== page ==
Time for my Tuesday night random post.
So I've been thinking a lot about adoption. Mine in general. I was watching this show the other night called The Locator. This guy is like a private investigator or something and families contact them to find their "missing" family member.
The particular episode that I watched involved a 20 something woman who was given up for adoption at birth. Her birth mother's nurse was the adoptee's aunt. The aunt had all the information regarding the birth mother but wouldn't share. So she enlisted the help of The Locator.
So the guy finds the woman, seemingly relatively fast and brings the adoptee to the birth mothers house. This woman had a beautiful upscale type house. She was obviouslly very well off. The adoptee met her mother and then went on to meet her two younger sisters. Everyone is happy, the show ends. I'm pretty sure I would have been kind of pissed off. To see how well my mother had done for herself. Not only that but just a year later my younger sister would be born. Sheesh, talk about getting robbed.
My own story is a little different.
I always knew I was/am adopted, from the moment I could first understand I guess. One day was I was 18 my parents (adopted parents, but my "real" parents) called me to my sisters house. They said it was important and I needed to get there right away.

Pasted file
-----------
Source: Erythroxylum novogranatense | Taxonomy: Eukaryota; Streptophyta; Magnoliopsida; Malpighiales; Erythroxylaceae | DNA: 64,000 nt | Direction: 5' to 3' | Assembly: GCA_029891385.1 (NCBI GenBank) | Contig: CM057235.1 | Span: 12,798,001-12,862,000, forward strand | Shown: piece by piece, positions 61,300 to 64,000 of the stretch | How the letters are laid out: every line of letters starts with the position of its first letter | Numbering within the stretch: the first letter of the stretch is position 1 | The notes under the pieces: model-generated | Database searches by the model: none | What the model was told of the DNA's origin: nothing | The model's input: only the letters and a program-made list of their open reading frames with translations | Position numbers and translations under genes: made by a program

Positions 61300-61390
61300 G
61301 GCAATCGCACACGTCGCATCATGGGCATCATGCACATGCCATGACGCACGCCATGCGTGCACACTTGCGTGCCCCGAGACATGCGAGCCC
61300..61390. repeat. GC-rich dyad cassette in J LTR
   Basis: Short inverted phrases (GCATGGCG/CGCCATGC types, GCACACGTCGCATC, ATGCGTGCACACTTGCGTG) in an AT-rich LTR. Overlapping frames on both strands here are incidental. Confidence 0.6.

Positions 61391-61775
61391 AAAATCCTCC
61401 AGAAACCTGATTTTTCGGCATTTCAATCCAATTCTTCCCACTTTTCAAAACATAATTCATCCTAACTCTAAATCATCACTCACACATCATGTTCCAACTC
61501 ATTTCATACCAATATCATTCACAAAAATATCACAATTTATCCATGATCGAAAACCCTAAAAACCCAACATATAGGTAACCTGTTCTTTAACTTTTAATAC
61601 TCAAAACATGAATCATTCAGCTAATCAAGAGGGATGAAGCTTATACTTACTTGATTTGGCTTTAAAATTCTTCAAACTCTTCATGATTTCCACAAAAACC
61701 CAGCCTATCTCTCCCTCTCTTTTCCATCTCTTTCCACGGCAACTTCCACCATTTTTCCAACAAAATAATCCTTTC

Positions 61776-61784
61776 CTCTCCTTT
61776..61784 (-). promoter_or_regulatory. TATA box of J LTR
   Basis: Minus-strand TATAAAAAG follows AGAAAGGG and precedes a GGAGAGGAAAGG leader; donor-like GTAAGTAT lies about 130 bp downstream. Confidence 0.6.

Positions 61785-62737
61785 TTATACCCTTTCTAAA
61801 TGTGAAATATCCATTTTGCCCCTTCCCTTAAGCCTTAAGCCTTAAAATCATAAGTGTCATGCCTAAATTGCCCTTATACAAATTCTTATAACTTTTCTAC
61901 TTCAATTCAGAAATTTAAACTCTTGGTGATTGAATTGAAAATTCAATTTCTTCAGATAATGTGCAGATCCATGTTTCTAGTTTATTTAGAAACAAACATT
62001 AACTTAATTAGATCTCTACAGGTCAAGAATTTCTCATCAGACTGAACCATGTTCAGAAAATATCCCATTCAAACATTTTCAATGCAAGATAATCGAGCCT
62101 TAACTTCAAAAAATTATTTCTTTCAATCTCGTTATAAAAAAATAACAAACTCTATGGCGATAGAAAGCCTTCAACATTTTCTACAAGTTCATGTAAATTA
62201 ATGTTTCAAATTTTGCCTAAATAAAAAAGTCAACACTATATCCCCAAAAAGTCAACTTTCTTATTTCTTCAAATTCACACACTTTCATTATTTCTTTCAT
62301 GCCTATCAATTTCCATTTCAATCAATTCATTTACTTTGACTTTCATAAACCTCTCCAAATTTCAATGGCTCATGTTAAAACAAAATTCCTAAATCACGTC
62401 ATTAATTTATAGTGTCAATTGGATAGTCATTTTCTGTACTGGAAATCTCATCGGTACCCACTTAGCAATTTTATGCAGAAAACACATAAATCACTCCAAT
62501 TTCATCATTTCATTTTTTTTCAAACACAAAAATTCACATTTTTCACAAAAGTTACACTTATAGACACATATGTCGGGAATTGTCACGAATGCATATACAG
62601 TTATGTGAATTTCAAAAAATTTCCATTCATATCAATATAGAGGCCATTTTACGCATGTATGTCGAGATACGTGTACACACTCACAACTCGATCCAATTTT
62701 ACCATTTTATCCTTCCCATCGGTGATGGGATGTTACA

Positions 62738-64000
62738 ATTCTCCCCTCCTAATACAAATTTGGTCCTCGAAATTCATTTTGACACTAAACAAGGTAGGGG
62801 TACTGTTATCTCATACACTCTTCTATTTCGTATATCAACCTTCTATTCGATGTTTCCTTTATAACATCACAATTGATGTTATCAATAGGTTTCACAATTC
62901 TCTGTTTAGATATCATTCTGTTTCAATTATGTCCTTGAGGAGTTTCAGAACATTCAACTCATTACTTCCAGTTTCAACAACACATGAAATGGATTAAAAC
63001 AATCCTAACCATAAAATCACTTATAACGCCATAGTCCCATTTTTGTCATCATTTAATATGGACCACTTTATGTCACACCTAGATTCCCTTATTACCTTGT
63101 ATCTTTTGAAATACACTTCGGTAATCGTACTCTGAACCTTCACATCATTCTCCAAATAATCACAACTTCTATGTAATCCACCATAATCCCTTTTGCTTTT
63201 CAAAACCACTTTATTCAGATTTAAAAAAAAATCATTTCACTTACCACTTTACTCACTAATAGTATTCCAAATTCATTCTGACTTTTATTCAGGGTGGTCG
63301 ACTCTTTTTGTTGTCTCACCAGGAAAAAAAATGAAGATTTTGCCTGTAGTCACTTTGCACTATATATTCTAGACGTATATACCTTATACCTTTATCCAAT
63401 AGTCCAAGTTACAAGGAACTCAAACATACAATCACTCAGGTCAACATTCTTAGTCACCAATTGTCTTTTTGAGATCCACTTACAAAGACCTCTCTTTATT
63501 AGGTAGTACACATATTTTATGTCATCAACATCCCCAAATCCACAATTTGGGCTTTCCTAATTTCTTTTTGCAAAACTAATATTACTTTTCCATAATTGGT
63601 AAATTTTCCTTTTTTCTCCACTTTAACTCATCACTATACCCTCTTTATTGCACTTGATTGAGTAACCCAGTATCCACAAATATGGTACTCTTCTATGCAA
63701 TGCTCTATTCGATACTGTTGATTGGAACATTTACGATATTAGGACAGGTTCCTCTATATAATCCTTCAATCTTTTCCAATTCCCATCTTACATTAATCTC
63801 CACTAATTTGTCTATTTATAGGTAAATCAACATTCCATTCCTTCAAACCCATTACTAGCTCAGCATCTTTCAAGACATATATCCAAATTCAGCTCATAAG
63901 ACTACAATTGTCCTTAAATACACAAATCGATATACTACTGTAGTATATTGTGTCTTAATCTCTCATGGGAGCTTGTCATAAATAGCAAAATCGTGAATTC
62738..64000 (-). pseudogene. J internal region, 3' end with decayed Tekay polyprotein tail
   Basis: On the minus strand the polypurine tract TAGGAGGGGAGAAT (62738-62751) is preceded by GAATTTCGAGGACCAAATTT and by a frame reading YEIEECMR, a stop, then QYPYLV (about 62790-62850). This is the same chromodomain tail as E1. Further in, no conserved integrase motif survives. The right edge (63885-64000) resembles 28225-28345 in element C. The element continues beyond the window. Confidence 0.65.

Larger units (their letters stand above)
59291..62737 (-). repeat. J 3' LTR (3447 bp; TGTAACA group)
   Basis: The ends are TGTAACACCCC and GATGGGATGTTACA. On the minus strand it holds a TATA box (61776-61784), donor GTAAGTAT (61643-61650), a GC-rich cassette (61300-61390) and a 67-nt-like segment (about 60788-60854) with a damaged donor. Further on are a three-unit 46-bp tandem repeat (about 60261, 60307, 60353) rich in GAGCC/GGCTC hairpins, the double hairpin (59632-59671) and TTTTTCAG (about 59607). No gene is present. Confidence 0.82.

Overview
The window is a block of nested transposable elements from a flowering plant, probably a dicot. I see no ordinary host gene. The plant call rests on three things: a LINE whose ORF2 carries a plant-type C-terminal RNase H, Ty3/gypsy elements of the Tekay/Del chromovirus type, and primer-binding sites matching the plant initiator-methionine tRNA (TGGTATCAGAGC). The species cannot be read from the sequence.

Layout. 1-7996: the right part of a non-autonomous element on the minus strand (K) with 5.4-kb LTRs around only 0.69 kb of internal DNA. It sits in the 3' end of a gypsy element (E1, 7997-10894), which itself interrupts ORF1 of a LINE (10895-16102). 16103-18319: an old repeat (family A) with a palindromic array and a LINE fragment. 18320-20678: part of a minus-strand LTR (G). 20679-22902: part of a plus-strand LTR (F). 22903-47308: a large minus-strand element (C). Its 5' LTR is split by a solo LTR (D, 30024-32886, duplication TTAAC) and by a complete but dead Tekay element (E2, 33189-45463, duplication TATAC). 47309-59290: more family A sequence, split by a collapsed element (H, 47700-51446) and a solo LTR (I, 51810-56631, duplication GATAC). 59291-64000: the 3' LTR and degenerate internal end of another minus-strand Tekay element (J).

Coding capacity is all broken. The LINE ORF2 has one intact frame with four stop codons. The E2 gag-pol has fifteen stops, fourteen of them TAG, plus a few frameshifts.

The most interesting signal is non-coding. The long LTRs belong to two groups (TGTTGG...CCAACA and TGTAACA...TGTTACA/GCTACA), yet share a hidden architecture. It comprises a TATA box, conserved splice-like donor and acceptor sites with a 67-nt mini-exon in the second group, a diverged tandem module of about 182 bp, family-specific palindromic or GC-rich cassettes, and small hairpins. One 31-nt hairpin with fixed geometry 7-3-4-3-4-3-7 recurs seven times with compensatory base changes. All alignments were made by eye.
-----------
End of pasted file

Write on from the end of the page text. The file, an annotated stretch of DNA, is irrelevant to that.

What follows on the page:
When I arrived there was a solom look on everyone's faces. I knew there was something wrong. Thats when they showed me a woman's obituarity. I began reading it and immediatly knew it was my mother. I don't know how I just did, and then I read my birth name listed as one of her surving children. There were six. On that day I had learned the mother who gave me life and then gave me wonderful parents, a woman who i'd never met but loved so much, had died. I also learned that I had siblings. Older siblings. I was the very last kid to be born and they couldn't keep me.
The wake was that evening, my family asked me if I wanted to go, and if I did they would be by my side. I had to go. I couldn't let my mother be buried without me seeing her face.
When I arrived there in the parkling lot my sister recognized someone. It was a woman whom she had worked with a year or so before. The woman turned out to be my Grandmother. My sister introduced me and my Grandmother put her arms around me and began crying. I cried so hard. The feeling I can't even describe. It was joy, it was fear, excitement and sadness. I went into the funeral home and met my birth mother for the first time, lying in her casket.
I then met my sister and four brothers. The whole thing was a whirlwind.
We kept in contact for some time, but it didn't last. I'm not sure why. I guess after the curiosity was settled, I didn't feel I needed them in my life. I do regret it from time to time. I think about them often. I saw in the newspaper that my Grandfather died. I wanted to send a card but I never did.
Now being a mother myself, I can't imagine the pain my birth mom went though. How can you possibly carry a baby for that long, go through the labor and birth process, and then just hand her away. I wont lie sometimes i feel resentment, but I'm so happy and thankful to my birth mother for doing the right thing and giving me to a wonderful family that could provide for me. I was lucky and blessed, and lived a higher quality life, in my opinion, than that of my siblings. I'm just sorry my birth mother had to go through that. When I look at my babies, I feel so sorry for my her and wished that she had gotten a chance to see what I've become.
Adoption is a wonderful thing. I admire the mothers who give their babies a chance every day, and feel for their pain.